DESIGN > PLANNING > ARCHITECTURE > GOTHIC

c. 1140 – 1450
Western Europe — Influences: new vault and arch engineering developed in France, including flying buttresses

In the Middle Ages between the 12th and 15th centuries, new engineering feats and increased wealth in Western Europe helped evolve the Romanesque style to soaring heights found in Gothic architecture.

French Gothic, France

Originating in France in 1140, Gothic architecture continued into the 13th and 14th century as the style began to evolve. The Gothic style is characterized by its high interior sexpartite ribbed vaults, curved stone ceilings, and tall pointed arches supported by columns, where considerable height was made possible utilizing the exterior support of flying buttresses.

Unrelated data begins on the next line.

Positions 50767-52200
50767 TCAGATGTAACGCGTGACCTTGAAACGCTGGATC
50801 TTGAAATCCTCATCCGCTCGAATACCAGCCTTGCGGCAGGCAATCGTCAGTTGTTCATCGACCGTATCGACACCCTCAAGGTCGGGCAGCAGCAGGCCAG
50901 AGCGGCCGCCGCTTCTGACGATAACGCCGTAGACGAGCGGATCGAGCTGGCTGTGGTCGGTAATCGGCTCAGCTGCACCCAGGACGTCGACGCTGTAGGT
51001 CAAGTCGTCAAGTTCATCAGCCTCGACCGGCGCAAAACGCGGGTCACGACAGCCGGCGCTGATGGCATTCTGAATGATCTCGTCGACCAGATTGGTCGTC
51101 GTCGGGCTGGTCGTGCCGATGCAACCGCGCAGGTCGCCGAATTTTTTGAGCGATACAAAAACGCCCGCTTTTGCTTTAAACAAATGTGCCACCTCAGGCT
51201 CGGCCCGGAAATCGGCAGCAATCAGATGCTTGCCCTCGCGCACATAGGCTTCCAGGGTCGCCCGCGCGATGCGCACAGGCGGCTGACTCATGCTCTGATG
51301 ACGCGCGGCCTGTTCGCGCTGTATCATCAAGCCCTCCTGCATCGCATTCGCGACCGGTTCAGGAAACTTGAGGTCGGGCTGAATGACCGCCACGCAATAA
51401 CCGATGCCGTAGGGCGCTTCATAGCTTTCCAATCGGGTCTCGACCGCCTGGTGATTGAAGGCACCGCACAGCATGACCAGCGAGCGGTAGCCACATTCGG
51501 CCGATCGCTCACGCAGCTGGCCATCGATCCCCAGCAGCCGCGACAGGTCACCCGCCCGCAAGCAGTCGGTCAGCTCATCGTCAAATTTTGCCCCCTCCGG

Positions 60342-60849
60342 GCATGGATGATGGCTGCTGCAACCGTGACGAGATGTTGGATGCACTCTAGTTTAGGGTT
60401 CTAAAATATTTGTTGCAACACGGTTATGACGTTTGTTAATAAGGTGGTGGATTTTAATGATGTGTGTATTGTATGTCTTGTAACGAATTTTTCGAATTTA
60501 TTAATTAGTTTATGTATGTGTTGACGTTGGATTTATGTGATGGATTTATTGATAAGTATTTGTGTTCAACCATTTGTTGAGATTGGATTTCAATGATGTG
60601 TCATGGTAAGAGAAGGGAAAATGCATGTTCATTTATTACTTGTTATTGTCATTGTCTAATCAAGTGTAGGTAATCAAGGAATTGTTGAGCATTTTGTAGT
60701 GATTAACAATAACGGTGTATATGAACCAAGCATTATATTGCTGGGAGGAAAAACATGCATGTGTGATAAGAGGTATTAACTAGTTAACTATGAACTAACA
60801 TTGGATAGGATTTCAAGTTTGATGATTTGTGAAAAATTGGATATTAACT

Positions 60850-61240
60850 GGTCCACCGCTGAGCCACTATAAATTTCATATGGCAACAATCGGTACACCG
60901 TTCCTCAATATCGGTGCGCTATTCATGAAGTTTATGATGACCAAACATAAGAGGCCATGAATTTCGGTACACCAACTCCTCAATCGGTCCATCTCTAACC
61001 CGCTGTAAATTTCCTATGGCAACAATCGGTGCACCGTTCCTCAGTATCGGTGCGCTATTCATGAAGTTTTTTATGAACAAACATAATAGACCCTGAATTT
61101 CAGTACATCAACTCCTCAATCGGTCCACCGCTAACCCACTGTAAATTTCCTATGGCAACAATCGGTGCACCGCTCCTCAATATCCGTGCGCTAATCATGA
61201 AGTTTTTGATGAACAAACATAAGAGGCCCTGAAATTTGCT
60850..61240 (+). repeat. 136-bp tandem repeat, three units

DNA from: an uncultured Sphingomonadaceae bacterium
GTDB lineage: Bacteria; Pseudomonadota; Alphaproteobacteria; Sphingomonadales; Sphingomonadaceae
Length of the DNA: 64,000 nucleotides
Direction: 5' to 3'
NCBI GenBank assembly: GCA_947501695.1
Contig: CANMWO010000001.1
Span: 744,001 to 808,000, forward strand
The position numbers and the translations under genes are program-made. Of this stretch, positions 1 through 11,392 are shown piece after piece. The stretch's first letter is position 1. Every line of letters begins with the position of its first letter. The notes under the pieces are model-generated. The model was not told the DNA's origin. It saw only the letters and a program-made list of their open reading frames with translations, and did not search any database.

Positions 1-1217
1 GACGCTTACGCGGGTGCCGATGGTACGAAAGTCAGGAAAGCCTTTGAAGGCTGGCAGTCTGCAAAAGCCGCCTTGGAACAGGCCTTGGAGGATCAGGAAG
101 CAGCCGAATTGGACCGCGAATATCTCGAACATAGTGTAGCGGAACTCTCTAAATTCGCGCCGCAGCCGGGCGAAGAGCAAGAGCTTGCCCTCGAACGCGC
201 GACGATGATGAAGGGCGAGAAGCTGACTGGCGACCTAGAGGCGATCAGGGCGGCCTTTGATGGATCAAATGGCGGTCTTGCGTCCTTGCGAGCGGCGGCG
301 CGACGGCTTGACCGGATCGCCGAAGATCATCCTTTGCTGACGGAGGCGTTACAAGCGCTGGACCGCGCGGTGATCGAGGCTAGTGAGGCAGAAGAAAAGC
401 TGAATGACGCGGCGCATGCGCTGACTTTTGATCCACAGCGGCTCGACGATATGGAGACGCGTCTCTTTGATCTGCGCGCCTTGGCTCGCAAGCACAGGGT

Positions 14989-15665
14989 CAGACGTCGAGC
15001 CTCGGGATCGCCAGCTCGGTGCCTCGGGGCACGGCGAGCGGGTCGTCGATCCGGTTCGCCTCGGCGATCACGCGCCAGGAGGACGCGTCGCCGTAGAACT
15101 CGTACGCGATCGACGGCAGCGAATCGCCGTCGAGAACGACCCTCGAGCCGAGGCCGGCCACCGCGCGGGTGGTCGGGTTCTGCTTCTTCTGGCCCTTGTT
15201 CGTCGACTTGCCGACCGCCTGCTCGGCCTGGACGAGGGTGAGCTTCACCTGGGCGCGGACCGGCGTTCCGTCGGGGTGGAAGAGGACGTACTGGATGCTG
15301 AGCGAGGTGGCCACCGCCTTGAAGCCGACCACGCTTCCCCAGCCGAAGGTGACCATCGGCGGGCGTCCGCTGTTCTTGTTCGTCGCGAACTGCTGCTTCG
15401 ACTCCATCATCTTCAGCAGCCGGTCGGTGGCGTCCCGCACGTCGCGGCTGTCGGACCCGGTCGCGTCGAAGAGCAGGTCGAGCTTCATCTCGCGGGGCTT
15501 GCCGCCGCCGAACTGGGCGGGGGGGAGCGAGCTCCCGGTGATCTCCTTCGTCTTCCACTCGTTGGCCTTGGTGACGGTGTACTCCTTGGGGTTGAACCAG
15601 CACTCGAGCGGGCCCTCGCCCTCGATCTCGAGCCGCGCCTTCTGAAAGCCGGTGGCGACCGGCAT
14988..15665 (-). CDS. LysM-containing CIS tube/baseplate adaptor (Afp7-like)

Pointed roof gables and spires used decorative elements such as tracery, stone bars forming a pattern in windows or stone surfaces, pinnacles tops, crockets projecting from hips or along gabled ends, stained glass imagery in pointed arch and round rose windows, and gargoyles for protection from evil spirits.